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Zika Virus – Feb. 5, 2016

Texas has 10 cases of Zika virus disease. Nine are travelers who were infected abroad and diagnosed after they returned home. One case involves a Dallas County resident who had sexual contact with someone who acquired the Zika infection while traveling abroad. Case counts by county:

Harris County – 7

Bexar County – 1

Dallas County – 2

Zika is primarily a mosquito-borne virus that can cause fever, rash, muscle and joint aches and pinkeye. Symptoms are usually mild, and most people exposed to Zika virus won’t develop any symptoms at all. There have been reports of microcephaly and other poor pregnancy outcomes in babies of mothers who were infected with Zika virus while pregnant.

The Texas Department of State Health Services is encouraging people to follow travel precautions for regions and certain countries where Zika virus transmission is ongoing.

DSHS recommends travelers avoid mosquito bites while abroad and for seven days after returning, in case they have been exposed to Zika virus. People can protect themselves from mosquito bites by:

  • Wearing long-sleeved shirts and long pants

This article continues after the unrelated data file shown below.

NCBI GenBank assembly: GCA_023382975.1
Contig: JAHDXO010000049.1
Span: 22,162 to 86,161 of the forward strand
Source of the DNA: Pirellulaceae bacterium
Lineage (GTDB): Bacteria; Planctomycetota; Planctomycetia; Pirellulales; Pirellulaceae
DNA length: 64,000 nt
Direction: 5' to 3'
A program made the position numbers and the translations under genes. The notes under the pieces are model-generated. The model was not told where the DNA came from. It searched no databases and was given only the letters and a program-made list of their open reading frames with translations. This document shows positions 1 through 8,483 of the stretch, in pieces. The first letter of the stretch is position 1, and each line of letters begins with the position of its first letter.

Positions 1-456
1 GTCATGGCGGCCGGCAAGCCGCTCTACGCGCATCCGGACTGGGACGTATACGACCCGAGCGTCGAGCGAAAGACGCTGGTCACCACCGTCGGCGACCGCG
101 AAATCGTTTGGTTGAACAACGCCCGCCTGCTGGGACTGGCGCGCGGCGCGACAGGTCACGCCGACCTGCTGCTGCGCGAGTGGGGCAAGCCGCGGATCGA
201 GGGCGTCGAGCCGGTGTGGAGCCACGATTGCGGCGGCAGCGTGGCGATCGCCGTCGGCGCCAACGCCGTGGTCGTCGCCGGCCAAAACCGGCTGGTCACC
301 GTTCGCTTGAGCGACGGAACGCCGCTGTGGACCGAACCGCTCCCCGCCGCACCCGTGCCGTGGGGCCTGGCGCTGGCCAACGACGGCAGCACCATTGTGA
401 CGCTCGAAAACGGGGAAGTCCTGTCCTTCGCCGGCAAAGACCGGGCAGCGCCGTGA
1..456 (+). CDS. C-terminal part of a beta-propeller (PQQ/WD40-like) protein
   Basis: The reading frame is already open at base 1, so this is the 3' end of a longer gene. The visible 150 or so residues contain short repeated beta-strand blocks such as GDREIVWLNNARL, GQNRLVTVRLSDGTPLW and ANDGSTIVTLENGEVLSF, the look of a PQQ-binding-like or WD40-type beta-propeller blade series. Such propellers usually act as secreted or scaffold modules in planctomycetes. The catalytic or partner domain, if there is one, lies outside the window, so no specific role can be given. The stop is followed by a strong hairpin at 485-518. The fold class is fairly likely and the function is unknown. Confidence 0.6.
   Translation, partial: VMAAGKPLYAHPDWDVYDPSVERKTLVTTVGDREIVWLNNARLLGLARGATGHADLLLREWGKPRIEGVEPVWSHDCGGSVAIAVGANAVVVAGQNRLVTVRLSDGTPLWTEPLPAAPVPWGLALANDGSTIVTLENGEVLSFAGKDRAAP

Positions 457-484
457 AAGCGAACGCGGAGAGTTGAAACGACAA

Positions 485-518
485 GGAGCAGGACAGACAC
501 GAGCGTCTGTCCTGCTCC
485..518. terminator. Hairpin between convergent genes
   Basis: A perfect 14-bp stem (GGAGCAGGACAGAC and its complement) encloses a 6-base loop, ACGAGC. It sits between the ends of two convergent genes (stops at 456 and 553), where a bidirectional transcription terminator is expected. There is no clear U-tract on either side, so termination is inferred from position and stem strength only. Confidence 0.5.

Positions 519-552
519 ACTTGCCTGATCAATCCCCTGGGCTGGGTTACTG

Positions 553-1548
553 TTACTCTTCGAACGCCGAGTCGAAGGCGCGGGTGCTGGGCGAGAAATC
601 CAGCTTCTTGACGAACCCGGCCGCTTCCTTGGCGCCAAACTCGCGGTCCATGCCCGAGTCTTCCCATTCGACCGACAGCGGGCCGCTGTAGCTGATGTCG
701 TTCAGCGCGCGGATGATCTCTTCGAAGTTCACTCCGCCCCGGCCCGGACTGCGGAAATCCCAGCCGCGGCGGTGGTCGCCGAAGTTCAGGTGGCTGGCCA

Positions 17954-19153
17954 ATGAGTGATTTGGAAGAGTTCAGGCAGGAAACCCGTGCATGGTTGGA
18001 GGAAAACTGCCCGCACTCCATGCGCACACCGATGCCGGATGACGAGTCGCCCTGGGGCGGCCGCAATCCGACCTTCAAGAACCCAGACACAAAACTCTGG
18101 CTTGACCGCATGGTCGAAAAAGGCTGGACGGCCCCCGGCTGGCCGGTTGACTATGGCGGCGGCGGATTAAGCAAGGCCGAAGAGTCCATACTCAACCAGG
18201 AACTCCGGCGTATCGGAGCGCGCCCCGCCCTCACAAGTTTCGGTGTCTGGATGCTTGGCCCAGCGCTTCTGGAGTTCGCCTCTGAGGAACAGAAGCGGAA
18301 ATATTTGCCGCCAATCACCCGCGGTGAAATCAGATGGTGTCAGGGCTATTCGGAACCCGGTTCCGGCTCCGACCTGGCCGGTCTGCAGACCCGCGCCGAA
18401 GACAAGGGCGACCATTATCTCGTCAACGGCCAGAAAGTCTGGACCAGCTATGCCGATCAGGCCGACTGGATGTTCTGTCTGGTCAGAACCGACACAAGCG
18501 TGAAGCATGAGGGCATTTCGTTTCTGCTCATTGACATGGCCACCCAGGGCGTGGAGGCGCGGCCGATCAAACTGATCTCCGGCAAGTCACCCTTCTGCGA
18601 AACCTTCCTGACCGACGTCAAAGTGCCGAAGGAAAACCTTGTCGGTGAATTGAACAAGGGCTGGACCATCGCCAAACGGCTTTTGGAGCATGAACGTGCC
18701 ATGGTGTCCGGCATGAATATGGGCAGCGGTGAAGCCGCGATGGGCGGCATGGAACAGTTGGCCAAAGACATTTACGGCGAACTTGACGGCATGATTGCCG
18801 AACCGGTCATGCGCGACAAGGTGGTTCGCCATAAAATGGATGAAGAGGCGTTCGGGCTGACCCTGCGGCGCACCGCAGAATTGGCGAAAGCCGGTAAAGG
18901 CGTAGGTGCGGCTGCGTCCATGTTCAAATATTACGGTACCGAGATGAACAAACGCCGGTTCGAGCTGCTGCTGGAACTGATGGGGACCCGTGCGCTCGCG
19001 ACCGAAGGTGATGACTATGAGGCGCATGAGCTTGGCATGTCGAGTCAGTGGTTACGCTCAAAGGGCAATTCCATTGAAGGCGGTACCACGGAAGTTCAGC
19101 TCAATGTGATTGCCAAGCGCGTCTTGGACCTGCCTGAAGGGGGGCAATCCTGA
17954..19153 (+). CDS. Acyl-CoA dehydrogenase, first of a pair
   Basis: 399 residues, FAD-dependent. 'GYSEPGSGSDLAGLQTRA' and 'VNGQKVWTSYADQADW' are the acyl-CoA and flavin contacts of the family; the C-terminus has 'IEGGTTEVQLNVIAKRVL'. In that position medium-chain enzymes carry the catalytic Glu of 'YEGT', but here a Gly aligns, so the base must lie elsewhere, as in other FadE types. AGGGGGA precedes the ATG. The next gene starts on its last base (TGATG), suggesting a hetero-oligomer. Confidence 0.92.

• Using EPA-registered insect repellents
  • Using permethrin-treated clothing and gear 
  • Staying and sleeping in screened-in or air-conditioned rooms
  • Avoiding or limiting outdoor activities during peak mosquito times

Note: Zika case data for Texas will be updated weekdays by 11 a.m.

Texas Zika Virus

DSHS News Releases

CDC Zika Virus

 


Flu Surveillance – Feb. 1, 2016

Texas is in the midst of flu season, and DSHS is currently reporting “minimal” levels of flu-like illness in the state, and the geographic spread of influenza is “regional.” DSHS encourages people who have yet to be vaccinated against the flu season not to wait any longer to protect themselves and their family and get vaccinated today.

2015-2016 Flu News Release

Latest Available DSHS Weekly Flu Surveillance Report

Historical DSHS Flu Surveillance Reports

TexasFlu.org

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Last updated February 06, 2016